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111 people or Asians. In one of my classes last semester, there were about 20 people there and black people are only two, uhyeah, two black people were there in the class. 5. Mai I asked Mai if there was any change of attitude toward certain racial groups after she came to America. She had negative images about Blacks before coming to the States and these images were formed by her exposure to American media. The negative images of Blacks she used to have were totally changed after spending time in America. ( 9 ) INTERVIEWER: So what has been changed after coming to America? Mai: I think Black people is kind of more less .. What should I say? Before I come here, there are a lot of shows on TV, so I saw that Black people are little dangerous. But after I came here I found out that Black people are very nice and a friend for some kind of things. And... INTERVIEWER: That is actually very good and interesting point, you know. In media you watched, black people are mostly described as dangerous people. Mai: Yes, yes. They are using their, involved in crimes or gunshots Umm.. And murders. INTERVIEWER: So, you had that impression before coming to the United States, but after, you know, you came here, these thoughts have been changed? W: Yeah, I find Black people is sometimes more friendly than the White people. And they are willing to chat with you, not like some White people, who just look at y ou and pass by. 6. Binhan

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112 Binhan had some negative images of Blacks and positive images of Whites before she came to America. I asked Binhan if her attitudes toward both racial groups have changed since she came to the United States. (10) INTERVIEWER: Did your thought about the race relations get changed after you came here? Binhan: ... [Pause and thinking]. They are different. INTERVIEWER: They are different? How? Binhan: Just like I told you before, I thought manymaybe from the (Chinese) websiteI wi ll see (I thought I would find out) that there would be a lot of discriminations between white people and black people but when I came here, (I realized) that is(was) wrong; there is (was) no discrimination from them. They are getting along very well. [] I think it is because I am in the university. If you are in middle school or high school, there may be discrimination. But in the universities, maybe the discrimination is very small.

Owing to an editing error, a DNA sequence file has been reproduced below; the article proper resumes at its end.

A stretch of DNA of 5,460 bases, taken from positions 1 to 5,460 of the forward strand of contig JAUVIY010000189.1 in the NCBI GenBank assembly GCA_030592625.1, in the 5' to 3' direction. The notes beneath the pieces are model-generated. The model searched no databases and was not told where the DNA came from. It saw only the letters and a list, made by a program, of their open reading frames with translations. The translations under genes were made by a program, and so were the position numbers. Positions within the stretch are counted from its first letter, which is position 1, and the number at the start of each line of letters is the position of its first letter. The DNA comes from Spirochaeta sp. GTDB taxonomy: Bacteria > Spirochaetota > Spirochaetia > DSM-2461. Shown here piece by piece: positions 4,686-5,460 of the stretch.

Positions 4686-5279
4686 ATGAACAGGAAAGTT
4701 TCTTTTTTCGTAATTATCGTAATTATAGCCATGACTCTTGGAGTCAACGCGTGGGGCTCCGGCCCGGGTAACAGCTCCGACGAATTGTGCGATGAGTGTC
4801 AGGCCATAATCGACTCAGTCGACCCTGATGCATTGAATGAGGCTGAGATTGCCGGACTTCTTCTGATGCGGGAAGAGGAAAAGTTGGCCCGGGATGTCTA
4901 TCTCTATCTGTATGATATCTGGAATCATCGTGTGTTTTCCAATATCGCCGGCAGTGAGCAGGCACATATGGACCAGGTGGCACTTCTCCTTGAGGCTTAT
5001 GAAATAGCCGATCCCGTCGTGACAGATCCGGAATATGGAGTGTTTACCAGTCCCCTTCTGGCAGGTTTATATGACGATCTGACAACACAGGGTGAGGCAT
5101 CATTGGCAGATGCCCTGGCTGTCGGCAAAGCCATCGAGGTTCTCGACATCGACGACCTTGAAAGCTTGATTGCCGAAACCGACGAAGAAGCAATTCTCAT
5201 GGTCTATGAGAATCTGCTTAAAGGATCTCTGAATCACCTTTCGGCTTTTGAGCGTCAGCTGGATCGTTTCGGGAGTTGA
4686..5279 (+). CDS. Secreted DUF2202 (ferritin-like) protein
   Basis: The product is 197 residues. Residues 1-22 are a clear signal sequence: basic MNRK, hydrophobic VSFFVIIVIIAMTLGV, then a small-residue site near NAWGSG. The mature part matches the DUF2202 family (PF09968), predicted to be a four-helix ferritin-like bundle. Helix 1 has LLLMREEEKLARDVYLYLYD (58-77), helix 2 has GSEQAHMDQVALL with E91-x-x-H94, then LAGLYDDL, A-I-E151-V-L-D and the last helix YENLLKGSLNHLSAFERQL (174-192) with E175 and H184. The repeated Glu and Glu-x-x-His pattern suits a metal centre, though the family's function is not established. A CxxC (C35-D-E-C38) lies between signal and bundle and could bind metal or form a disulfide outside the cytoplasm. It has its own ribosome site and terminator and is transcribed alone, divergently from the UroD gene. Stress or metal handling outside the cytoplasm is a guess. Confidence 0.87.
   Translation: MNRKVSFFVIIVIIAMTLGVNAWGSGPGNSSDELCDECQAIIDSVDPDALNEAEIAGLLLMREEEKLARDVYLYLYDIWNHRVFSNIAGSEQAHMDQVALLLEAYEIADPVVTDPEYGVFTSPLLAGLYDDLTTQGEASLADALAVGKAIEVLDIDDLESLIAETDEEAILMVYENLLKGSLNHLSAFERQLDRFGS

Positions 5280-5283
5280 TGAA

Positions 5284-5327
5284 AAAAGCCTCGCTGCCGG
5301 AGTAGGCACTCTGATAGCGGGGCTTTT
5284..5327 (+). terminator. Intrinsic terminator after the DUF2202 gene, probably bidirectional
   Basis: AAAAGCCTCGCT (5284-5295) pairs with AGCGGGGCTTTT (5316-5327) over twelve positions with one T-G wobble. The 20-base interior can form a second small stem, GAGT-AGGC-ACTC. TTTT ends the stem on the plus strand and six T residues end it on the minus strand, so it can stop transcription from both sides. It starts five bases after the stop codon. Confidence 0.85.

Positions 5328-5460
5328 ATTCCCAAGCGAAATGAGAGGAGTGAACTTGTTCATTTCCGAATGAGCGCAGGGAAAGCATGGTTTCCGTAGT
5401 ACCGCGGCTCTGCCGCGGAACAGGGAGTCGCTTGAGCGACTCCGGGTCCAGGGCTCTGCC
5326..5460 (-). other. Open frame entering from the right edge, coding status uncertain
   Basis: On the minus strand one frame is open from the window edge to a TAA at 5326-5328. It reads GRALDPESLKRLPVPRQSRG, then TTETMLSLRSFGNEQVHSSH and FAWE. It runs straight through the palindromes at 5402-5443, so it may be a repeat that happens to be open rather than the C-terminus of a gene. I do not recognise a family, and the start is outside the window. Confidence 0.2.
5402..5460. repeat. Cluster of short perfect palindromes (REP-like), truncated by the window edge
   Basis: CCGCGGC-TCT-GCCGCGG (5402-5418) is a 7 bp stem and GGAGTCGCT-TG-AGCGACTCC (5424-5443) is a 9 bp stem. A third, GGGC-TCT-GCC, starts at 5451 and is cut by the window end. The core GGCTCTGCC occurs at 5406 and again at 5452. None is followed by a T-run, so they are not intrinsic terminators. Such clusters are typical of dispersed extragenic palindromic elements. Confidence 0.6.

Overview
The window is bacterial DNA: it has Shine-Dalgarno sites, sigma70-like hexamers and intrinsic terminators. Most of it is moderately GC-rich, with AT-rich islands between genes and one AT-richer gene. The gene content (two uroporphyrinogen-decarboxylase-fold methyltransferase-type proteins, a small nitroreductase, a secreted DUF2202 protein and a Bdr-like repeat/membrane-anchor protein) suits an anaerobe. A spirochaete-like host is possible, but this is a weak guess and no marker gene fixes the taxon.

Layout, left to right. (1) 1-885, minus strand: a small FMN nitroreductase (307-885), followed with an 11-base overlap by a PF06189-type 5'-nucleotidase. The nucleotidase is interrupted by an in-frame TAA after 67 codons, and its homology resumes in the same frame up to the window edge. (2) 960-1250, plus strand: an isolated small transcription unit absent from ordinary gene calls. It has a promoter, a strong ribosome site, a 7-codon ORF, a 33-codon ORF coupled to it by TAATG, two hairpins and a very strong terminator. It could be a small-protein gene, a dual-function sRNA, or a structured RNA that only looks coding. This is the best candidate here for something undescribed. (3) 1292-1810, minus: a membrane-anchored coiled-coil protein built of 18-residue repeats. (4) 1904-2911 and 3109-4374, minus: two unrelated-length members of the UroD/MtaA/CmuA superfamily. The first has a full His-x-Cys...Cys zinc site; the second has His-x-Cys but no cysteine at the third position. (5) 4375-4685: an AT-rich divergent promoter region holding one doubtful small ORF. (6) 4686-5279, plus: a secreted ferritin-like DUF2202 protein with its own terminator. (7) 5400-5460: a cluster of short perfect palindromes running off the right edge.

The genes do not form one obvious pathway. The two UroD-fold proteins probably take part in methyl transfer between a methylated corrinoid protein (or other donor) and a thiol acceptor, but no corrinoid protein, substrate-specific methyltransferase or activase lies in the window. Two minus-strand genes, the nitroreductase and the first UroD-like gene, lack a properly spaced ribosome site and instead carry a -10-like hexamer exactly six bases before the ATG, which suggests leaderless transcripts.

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113 APPENDIX E PARING PROCESS OF SYMBOLIC RACISM SCALE 2000 INDICATORS.

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122 BIOGRAPHICAL SKETCH Jeonghui Gho was born in Seoul, a beautiful and dynamic city in South Korea. She received a BA degree in English Literature from Sun Moon University in Sout h Korea in 2006. For three years she taught English to high school students at KCA Academy, a private education institute in South Korea. She was accepted to the masters program in international/ intercultural communication at the University of Florida i n the spring of 2010. This thesis document reflects her completion of the masters program in mass communication at the University of Florida, Gainesville. Now she moved to Luverne, Alabama for her job position at SMART Alabama, LLC, which is one of five daughter companies of Hyundai Motor Company in U.S.A. She plans to practice what she learned during masters studies in this global company whose employees cultural backgrounds are diverse, wishing she could be a bridge that connects one another.